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Arming teachers: don’t do it

Teachers and guns simply don’t mix

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School shootings are, unfortunately, a dangerous trend in America. Since the Sandy Hook Elementary School shooting in 2012, according to Everytown for Gun Safety, America has faced nearly 300 more school shootings.

It seems as though every other week the headline of every news organization relates to another shooting. And every other week we all think the same thing: how can we prevent this from happening to our school?

Unfortunately, these tragedies do happen, no matter how much we hope and pray that they won’t.

Although we need to come up with solutions, arming our teachers is definitely a step in the wrong direction.

In most problematic situations, the advice we’re always given is to avoid fighting fire with fire. It would seem logical to apply that notion in the case of preventing a school shooting.

Recently, more politicians are endorsing the idea of arming teachers in order to combat the issue of school shootings. While I see how this could offer potential protection from a school shooter, the proposed resolution oversimplifies a rather complex subject.

To become a teacher in California, one must become certified, which requires a lot of dedication, commitment and money. People choose to be teachers for various reasons; they go through rigorous training because they have a passion or desire to teach young minds, positively impact our future or because they know they’d be good at it.

I can assure you that teachers did not put in all of that hard work, time and money, so that they could shoot a gun and potentially kill someone.

Furthermore, this places a huge burden on the shoulders of our teachers, the lives of their peers, their students and themselves. Having a gun in the classroom would make the adult in charge, or the teacher, responsible for risking their own lives for the children.

In an ideal world, every teacher would be willing to risk their lives for those of their students, but not every teacher can agree that this is their duty as an educator.

Have we even touched upon the price tag? School budgets are always seemingly tight, and it wouldn’t seem that a school could afford firepower for each classroom, probable maintenance and replacements.

According to comparecamp.com, the cost of an average, cheap, 9 millimeter self-defense pistol ranges from $600–$1000.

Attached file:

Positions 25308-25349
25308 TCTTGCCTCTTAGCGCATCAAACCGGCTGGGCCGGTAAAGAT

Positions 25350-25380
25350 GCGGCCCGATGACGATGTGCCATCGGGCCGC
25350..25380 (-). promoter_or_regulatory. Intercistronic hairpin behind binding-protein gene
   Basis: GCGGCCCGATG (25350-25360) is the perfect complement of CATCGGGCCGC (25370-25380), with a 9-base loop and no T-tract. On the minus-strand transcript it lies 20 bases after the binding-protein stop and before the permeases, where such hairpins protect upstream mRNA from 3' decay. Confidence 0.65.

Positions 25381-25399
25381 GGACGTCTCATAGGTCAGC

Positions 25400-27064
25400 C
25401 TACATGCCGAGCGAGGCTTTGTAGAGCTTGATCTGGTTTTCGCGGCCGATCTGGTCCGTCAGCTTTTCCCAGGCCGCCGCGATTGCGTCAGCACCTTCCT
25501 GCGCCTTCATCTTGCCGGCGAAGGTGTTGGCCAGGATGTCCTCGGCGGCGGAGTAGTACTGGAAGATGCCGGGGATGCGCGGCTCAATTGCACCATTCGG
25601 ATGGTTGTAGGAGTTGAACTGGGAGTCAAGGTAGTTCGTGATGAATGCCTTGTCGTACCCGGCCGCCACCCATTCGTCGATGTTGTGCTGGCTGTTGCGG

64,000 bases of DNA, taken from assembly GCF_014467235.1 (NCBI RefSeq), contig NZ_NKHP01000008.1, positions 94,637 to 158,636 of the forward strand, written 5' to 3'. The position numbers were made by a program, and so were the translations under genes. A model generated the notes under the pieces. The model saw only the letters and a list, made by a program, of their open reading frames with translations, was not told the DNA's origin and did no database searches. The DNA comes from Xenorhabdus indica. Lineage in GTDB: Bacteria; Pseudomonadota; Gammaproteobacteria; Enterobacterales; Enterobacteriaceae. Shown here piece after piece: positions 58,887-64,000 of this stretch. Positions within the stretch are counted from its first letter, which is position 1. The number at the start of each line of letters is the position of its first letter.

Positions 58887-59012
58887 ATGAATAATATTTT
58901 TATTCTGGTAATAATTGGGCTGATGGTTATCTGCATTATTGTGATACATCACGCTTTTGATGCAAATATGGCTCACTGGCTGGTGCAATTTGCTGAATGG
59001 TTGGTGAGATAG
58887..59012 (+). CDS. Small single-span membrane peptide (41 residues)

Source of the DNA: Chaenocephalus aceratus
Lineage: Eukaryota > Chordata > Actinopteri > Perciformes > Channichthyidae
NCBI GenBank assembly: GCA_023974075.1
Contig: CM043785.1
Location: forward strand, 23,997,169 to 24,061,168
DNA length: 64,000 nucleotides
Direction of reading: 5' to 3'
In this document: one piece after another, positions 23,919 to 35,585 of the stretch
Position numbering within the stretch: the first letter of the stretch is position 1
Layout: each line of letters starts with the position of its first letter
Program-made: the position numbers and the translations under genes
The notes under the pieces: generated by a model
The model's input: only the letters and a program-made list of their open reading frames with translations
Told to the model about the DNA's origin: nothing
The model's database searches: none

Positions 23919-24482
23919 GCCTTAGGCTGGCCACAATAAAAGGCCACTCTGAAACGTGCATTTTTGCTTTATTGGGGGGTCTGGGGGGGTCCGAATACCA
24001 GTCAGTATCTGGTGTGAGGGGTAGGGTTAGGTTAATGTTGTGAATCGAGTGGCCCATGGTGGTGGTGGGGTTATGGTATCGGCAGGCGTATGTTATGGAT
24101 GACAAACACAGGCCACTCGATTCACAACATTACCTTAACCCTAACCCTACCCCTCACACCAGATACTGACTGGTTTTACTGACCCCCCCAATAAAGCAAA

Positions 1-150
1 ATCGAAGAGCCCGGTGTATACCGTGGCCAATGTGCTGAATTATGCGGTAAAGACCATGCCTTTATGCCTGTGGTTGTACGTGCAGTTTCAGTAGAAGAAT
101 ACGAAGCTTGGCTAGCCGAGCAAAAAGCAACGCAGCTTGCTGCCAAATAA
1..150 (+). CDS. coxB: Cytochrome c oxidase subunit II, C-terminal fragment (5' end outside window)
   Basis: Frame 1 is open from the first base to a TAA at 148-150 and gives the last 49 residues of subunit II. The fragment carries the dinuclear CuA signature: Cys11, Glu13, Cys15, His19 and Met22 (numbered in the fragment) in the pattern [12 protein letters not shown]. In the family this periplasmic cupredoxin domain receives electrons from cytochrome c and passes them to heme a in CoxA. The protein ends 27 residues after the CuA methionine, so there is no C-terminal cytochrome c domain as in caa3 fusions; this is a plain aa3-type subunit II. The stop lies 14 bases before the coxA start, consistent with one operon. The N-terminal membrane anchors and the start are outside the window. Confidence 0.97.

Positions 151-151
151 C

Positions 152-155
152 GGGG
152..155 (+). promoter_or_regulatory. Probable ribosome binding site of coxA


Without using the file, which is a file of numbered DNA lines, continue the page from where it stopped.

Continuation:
Just for a pistol.

Not to mention, most mass shooters are equipped with semi-automatic assault rifles, which fire rapidly and contain larger caliber bullets.

Even if the hypothetical shooter had a gun comparable to this ‘simple’ one, you can’t rely on your teacher to take action and shoot anyone on the spot before major harm is inflicted. It’s unfair to place that expectation on a teacher. Moreover, it’s just wrong to assume that a school would have the available funds let alone community backing to support this cause.

And what about laws? How could this system of having guns in the classroom be regulated? On top of it all, teachers would need to be properly and expertly trained, not only with how to use the gun, but when to use it, and how to maintain it to regulatory conditions. The legislation and policies required for this would be a nightmare.

Beyond the technical issues with this proposed solution, lies the bigger obstacle: the students’ comfort. I would personally not feel comfortable knowing my teacher had a gun in the classroom. Just being aware of the gun’s presence would not only remind me of the upsetting reality of school shootings across the globe today, but it would also pose as a potential threat to students.

What if someone stole the gun? What if there was some kind of accident with the gun? The what-if’s can go on and on. Would you really feel safe in a classroom that contains a loaded gun? I know for sure I wouldn’t.

Nothing is less synonymous than guns and teachers; they simply don’t mix. One teaches us how to better the world and another teaches us how to bloody it.

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